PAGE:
Birds that summer and nest along the flume trail include: Vaux's Swift(U), Olive-sided Flycatcher(U), Western Wood-Pewee(C), Pacific-slope Flycatcher(FC), Ash-throated Flycatcher(U), Cassin's Vireo(FC), Warbling Vireo(U), Violet-green Swallow(FC), Northern Rough-winged Swallow(U), Cliff Swallow(R), Blue-gray Gnatcatcher(R), Orange-crowned Warbler(C), Nashville Warbler(C), Black-throated Gray Warbler(U), Towsend's Warbler(U), Yellow-breasted Chat(U), Western Tanager(C), Black-headed Grosbeak(C), Lazuli Bunting(U), Brown-headed Cowbird(U), and Bullock's Oriole(U).

Spring Transient Birds

Birds that pass through this area during the spring or fall migration include: Calliope Hummingbird(R), Rufous Hummingbird(C), Willow Flycatcher(R), Hammond's Flycatcher(R), Gray Flycatcher(R), Dusky Flycatcher(R), Yellow Warbler(U), Hermit Warbler(R), MacGillivary's Warbler(U), Wilson's Warbler(U), and Chipping Sparrow(U).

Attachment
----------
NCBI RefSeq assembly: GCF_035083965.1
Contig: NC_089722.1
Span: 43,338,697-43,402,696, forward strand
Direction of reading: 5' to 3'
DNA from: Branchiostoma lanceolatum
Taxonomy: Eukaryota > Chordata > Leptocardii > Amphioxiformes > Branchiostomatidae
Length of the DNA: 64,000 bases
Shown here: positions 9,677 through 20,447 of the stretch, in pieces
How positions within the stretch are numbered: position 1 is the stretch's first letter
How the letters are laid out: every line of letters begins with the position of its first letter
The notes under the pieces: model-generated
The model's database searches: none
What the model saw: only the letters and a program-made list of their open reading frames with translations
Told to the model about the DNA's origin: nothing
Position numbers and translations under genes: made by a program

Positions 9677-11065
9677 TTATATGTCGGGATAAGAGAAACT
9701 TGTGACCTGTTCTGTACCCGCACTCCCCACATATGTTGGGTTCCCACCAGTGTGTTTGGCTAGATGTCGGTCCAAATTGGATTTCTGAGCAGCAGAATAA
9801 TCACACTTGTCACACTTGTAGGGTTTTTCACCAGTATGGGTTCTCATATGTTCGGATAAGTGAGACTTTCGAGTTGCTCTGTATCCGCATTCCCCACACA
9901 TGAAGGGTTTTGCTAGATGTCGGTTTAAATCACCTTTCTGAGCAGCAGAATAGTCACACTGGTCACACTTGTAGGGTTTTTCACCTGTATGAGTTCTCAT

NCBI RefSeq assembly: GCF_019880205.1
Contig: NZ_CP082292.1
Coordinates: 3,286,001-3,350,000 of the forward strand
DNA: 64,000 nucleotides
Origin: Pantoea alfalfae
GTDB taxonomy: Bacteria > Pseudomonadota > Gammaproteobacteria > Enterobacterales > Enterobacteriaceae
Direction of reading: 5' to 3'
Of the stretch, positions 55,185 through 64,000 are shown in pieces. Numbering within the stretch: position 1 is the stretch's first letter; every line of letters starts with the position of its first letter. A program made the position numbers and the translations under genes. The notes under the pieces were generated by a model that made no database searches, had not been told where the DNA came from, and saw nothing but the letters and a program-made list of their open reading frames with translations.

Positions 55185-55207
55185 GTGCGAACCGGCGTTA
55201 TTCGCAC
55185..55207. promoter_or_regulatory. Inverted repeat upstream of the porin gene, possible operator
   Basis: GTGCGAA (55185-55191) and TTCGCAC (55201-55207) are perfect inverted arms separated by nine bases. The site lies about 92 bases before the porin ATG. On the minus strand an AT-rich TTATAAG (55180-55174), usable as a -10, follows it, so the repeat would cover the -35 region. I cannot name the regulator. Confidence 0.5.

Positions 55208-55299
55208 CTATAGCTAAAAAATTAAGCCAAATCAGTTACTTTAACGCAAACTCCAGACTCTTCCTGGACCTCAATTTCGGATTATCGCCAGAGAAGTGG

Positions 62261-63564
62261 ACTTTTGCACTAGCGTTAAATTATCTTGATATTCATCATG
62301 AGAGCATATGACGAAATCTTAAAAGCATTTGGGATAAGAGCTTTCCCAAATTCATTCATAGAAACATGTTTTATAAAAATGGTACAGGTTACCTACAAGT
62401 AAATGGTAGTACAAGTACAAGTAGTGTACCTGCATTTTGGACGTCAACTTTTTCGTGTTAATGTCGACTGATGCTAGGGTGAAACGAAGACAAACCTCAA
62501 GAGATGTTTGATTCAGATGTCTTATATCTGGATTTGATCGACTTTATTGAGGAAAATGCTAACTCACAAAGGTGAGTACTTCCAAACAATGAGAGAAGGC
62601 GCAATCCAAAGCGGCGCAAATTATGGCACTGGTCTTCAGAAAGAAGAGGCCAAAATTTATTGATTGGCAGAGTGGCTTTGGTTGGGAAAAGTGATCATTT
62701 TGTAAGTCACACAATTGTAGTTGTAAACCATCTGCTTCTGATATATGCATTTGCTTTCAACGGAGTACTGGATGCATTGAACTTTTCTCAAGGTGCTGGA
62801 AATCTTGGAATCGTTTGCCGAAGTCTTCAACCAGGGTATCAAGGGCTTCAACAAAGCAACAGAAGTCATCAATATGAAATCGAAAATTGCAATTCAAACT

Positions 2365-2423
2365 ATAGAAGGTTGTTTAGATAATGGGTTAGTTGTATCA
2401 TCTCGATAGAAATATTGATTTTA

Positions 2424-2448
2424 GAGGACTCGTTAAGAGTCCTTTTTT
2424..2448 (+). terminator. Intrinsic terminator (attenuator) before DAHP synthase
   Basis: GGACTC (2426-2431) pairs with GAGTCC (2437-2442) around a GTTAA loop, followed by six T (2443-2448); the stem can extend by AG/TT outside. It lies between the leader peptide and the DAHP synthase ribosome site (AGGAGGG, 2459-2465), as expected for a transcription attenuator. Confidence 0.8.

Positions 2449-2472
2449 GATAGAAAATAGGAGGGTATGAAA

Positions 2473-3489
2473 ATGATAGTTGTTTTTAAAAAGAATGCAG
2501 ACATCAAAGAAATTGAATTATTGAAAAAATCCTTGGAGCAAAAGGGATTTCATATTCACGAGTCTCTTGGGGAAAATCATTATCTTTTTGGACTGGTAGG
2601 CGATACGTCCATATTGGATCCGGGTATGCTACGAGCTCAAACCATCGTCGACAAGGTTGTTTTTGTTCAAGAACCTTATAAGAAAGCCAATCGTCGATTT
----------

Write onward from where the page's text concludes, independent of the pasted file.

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Useful Links

Area Interactive Map

View FlumeTrail, Paradise in a larger map

More Photos

Winter flow over Feather River dam on the flume trail

Clearbrook waterfall
Clearbrook waterfall

Flume scenery heading downstream from Dean Road

Feather River flume scenery heading upstream toward the dam from Dean Road

Boulder in-stream Feather River with American Dipper Nest

Close-up of American Dipper Nest

Across river close-up of juvenile American Dipper

One of numerous slopes covered by the Fawn Lily in early spring